The reiteration of Nineveh’s impending fate at verse 11 severs the causal link Jonah had established between Nineveh’s destruction and divine anger. Jonah was wrong to imagine that a merciful God could not destroy Nineveh. Nineveh will be destroyed as decreed, but the lesson of the qiqayon teaches that the destruction of Nineveh does not turn YHWH into a wrathful god à la Deuteronomy. The disappearance of divine anger in no way curtails God’s sovereignty. In spite of Nineveh’s repentance from its evil ways, in spite of the repentance of the Elohim from the evil he planned to do (Jonah 3:10 compare Nah 1:8–9), Nineveh will not be spared. Like Qohelet, the narrator of Jonah is flirting with the Stoic notion of determinism.10 YHWH dons the robes of fate as the one who determines in advance what takes place in the world and when it happens. The consequences of this evolution are clearly displayed. Jonah’s escape does not foil God’s plan which is duly accomplished by the unwilling agent. In chapter 2, Jonah is rescued and sings a new Psalm for YHWH in the most unpromising surroundings. By this device, the narrator uses Jonah to demonstrate the positive implications of determinism. Nothing bad can possibly happen to Jonah and by extension to the sailors since they all are tools in the hand of fate. YHWH does not hold their transgressions against them. The sailors’ fear of spilling innocent blood is rendered irrelevant by their confession that YHWH does whatever he wants (Jonah 1:14). Divine will overruns individual accountability. In spite of being guilty of disobedience, Jonah is saved from drowning and discovers that the fish’s guts, which he takes for the netherworld, are under YHWH’s jurisdiction and are an extension of the palace of his sanctity (Jonah 2:5, 8).11 With a single fish, the narrator kills two birds, YHWH’s territoriality and human moral accountability. Instead of striking Jonah with fire, YHWH will strike the repentant Nineveh. YHWH knows those he spares (Nah 1:7), but no one else knows. The king of Nineveh’s “who knows?” (Jonah 3:9) is clearly answered by the bleak characterization of the population of Nineveh, as incapable of distinguishing between its right and its left. Such ignorance, however, is not off the mark. Right or left, there is hardly any right or wrong since YHWH has determined everything in advance and that no one can foil his decrees. Human actions, sinful or repentant, are of little consequence. YHWH strikes Jonah with sun and scorching wind, but this is a dispassionate ploy to show the inadequacy of the sukkot humans make to protect themselves against divine decrees (Jonah 4:4). Jonah’s hut is as ineffective as Nineveh’s repentance. This is the philosophical lesson of the book of Jonah. Contrary to the sage depicted in the Wisdom of Solomon, Jonah is saved by determinism rather than by wisdom (Wisdom 9:18). The narrator has sketched Jonah as a fool seriously lacking in self-control, intelligence, justice and courage which Wisdom 8:7 presents as cardinal virtues. In contrast, YHWH metes out judgment and destruction dispassionately and the assertive reading of the end of Jonah challenges the reader to consider the rise and fall of civilizations with the same detachment.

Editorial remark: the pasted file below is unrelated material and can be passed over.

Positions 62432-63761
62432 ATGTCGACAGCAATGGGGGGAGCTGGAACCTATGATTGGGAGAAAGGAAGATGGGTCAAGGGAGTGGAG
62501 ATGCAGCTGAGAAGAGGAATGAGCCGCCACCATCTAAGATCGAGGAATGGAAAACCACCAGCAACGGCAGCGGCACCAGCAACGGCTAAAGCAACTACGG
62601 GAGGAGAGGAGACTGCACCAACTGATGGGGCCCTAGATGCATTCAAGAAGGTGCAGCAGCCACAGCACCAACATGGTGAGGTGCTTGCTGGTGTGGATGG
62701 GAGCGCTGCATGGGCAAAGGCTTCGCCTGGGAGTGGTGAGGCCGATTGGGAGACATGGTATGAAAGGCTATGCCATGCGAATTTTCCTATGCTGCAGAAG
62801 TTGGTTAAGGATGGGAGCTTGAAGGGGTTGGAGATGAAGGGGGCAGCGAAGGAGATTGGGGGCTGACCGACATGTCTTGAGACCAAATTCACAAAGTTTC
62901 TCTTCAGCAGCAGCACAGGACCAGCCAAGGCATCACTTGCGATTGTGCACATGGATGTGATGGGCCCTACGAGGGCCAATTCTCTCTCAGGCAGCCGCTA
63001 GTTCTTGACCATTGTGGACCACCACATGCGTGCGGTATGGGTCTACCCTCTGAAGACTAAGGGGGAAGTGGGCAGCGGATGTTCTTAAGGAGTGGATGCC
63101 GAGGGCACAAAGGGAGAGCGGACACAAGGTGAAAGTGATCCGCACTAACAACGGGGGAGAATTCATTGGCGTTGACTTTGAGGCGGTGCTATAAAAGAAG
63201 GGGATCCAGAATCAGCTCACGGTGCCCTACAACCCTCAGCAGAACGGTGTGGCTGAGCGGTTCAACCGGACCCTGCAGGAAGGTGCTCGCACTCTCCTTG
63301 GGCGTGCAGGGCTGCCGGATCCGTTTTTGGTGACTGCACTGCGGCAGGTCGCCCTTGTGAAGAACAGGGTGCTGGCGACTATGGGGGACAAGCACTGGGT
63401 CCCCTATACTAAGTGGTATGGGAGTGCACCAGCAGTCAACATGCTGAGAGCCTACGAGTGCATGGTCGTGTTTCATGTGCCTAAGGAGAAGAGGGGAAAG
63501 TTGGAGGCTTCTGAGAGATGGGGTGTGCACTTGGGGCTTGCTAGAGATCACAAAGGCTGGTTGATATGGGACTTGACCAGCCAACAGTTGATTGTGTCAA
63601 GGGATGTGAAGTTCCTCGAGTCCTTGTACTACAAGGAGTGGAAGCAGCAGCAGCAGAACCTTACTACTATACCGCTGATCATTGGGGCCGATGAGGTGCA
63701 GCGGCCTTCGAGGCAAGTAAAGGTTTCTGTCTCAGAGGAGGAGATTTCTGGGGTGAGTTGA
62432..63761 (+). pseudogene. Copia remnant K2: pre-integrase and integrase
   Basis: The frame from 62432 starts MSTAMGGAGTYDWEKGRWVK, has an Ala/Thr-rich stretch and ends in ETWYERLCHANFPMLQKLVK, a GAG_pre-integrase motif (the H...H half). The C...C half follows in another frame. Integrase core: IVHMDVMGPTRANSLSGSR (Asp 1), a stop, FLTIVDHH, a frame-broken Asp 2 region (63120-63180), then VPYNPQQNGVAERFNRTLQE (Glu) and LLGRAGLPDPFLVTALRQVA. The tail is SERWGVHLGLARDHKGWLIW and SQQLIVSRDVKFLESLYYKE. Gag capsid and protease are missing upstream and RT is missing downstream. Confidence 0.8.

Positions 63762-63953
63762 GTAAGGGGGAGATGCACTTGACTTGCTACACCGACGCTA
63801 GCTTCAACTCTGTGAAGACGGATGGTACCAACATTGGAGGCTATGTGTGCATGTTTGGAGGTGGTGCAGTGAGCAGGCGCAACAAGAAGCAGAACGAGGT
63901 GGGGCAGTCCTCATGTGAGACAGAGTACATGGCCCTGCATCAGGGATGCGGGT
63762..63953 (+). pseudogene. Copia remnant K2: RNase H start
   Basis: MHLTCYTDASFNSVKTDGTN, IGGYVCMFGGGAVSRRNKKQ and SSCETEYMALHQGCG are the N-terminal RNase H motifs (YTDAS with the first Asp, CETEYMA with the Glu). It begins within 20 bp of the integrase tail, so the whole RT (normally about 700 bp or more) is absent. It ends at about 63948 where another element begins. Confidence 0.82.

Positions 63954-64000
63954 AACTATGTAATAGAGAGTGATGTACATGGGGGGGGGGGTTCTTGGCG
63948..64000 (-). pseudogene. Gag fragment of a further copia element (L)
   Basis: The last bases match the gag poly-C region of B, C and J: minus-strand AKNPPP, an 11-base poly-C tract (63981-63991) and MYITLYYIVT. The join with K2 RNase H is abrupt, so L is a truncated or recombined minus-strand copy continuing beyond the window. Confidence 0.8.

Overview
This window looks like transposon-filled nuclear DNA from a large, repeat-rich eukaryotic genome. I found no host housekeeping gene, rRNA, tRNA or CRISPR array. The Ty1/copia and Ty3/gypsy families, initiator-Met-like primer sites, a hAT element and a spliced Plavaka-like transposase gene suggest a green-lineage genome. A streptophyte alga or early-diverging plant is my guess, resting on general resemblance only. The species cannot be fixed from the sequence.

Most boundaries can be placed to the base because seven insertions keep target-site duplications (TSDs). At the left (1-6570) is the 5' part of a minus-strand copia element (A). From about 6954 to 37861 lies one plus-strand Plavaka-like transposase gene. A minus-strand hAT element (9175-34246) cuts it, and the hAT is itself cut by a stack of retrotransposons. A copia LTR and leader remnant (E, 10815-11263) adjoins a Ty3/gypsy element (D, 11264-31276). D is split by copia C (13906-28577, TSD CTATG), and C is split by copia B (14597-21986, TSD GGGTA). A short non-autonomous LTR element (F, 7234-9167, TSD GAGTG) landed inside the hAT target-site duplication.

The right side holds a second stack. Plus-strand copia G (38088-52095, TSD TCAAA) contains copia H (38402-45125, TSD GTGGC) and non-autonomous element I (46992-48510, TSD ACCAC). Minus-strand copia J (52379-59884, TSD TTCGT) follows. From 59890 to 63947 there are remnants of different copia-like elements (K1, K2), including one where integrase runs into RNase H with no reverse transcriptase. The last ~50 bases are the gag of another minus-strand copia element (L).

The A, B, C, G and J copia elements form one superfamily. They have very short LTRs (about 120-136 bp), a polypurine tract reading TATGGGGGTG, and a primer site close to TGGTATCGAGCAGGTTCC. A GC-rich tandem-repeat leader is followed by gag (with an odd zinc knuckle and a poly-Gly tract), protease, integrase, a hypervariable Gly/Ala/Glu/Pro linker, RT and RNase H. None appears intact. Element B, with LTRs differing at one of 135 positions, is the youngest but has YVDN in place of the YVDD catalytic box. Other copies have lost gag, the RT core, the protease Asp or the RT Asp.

For Jonah as for Boethius, there is consolation in philosophy. The book of Jonah states in no veiled fashion that all tyrants meet their end. This could have been a welcome conclusion for the tyrannized throngs of all times, had the meaning of the text not been controlled by a literate elite who perceived the dangers of such a reading. It is bad enough that among the 120,000 witless Ninevites and their countless beasts (counting is beyond their ability), Jonah 4:11 includes the king and his great ones who decreed repentance after the population had donned sackcloth from great to small ones (Jonah 3:5). Elites prefer a tame book of Jonah, a herald of endless divine forgiveness.